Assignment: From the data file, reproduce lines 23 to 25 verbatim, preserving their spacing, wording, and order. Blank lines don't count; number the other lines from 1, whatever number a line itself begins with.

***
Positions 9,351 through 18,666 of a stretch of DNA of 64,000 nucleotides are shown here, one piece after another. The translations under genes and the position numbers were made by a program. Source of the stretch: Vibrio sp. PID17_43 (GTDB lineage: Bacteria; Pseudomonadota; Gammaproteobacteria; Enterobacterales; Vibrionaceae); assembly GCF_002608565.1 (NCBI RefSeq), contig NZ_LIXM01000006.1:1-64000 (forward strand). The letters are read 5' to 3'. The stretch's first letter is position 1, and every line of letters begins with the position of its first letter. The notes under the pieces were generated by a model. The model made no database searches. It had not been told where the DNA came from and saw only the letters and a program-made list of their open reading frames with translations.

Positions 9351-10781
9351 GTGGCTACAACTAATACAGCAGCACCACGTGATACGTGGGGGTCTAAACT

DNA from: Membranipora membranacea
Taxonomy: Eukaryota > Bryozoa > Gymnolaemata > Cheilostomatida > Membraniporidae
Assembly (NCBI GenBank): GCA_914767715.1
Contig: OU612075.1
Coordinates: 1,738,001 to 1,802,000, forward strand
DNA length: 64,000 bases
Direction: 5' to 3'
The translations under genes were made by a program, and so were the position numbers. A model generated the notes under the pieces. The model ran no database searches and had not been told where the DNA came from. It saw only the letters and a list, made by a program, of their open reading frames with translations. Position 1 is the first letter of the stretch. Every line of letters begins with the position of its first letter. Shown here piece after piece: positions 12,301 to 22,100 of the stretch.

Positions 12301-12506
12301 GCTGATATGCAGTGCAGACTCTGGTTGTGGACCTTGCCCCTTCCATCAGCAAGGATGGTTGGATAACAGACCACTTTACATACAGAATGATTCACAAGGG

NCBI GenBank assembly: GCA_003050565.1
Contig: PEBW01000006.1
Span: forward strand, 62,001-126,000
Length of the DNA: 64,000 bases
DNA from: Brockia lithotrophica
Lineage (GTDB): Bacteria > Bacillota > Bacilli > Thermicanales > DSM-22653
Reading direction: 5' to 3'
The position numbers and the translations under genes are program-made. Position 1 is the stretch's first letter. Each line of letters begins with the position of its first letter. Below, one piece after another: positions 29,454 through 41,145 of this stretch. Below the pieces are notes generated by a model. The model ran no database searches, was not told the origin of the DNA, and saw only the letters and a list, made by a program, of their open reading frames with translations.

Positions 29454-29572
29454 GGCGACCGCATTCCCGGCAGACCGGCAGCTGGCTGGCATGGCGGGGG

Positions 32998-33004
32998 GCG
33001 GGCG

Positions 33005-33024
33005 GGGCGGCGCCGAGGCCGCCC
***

29454 GGCGACCGCATTCCCGGCAGACCGGCAGCTGGCTGGCATGGCGGGGG

Positions 32998-33004
32998 GCG